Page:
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Urinary tract infections in children: Long-term management and prevention

Nader Shaikh, MD
Alejandro Hoberman, MD
Section Editors
Tej K Mattoo, MD, DCH, FRCP
Sheldon L Kaplan, MD
Deputy Editor
Mary M Torchia, MD


Urinary tract infection (UTI) is a frequently occurring clinical problem in childhood. Upper UTIs (ie, acute pyelonephritis) may lead to renal scarring, hypertension, and end-stage renal dysfunction. Although children with pyelonephritis tend to present with fever, it is often difficult on clinical grounds to distinguish cystitis from pyelonephritis, particularly in young children (aged <2 years) [1]. Thus, we have defined UTI broadly here without attempting to distinguish cystitis from pyelonephritis. Acute cystitis in older children is discussed separately. (See "Acute cystitis: Clinical features and diagnosis in children older than two years and adolescents".)

The long-term management and prevention of UTI in children will be reviewed here. The epidemiology, risk factors, clinical features, diagnosis, acute management, and prognosis of UTI in children and UTI in newborns are discussed separately. (See "Urinary tract infections in children: Epidemiology and risk factors" and "Urinary tract infections in infants and children older than one month: Clinical features and diagnosis" and "Urinary tract infections in infants older than one month and young children: Acute management, imaging, and prognosis" and "Urinary tract infections in neonates".)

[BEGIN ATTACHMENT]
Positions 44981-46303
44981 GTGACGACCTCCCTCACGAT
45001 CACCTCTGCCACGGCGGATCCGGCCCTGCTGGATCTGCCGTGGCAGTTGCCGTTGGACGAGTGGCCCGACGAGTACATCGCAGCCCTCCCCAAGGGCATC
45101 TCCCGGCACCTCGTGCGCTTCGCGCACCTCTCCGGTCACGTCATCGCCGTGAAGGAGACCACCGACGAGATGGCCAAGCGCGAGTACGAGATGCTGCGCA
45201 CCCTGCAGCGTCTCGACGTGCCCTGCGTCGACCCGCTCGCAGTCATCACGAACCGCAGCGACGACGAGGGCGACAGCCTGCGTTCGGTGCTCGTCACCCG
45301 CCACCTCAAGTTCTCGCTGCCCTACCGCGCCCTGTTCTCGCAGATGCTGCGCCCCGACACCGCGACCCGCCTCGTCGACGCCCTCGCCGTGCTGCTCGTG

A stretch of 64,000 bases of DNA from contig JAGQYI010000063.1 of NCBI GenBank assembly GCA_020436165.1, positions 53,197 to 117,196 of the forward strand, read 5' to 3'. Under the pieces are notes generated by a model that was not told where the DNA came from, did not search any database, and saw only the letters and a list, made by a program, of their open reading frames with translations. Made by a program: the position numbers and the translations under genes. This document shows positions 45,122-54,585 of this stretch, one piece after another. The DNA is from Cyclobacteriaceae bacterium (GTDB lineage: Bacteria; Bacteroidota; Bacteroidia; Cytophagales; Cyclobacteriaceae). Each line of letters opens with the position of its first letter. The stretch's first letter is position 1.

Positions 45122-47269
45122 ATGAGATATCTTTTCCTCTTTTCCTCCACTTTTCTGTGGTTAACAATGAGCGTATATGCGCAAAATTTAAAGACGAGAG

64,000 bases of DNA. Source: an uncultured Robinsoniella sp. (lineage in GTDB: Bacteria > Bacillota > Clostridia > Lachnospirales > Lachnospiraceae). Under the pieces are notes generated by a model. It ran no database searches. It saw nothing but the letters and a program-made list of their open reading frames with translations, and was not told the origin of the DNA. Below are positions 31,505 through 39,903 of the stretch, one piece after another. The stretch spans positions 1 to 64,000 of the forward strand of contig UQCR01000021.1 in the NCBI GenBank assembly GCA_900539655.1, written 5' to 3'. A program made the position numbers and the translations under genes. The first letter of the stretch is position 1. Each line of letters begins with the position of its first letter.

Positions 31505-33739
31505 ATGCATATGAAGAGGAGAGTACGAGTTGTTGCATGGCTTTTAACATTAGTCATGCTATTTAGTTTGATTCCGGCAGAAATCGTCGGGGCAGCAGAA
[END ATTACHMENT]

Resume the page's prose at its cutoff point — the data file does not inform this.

Children without vesicoureteral reflux

Monitor for recurrent symptoms — Approximately 8 to 30 percent of children with UTI experience one or more symptomatic reinfections [2-6]. Breakthrough UTI are most common in girls [7].

Progression of renal scarring is associated with recurrent episodes of pyelonephritis [8-11]. Accordingly, prompt diagnosis and treatment of these infections is critically important in reducing renal scarring [2,12-15].

Families of young children with UTI should receive instruction about the risk of recurrent UTI and be advised to seek medical attention promptly for fever and/or urinary symptoms. The evaluation of these episodes should include urinalysis, urine culture, or both [1,16,17]; a delay in the treatment of febrile UTIs is associated with increased risk for renal scarring [18]. (See "Urinary tract infections in infants and children older than one month: Clinical features and diagnosis", section on 'Laboratory evaluation'.)

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Literature review current through: Nov 2017. | This topic last updated: Jun 01, 2017.
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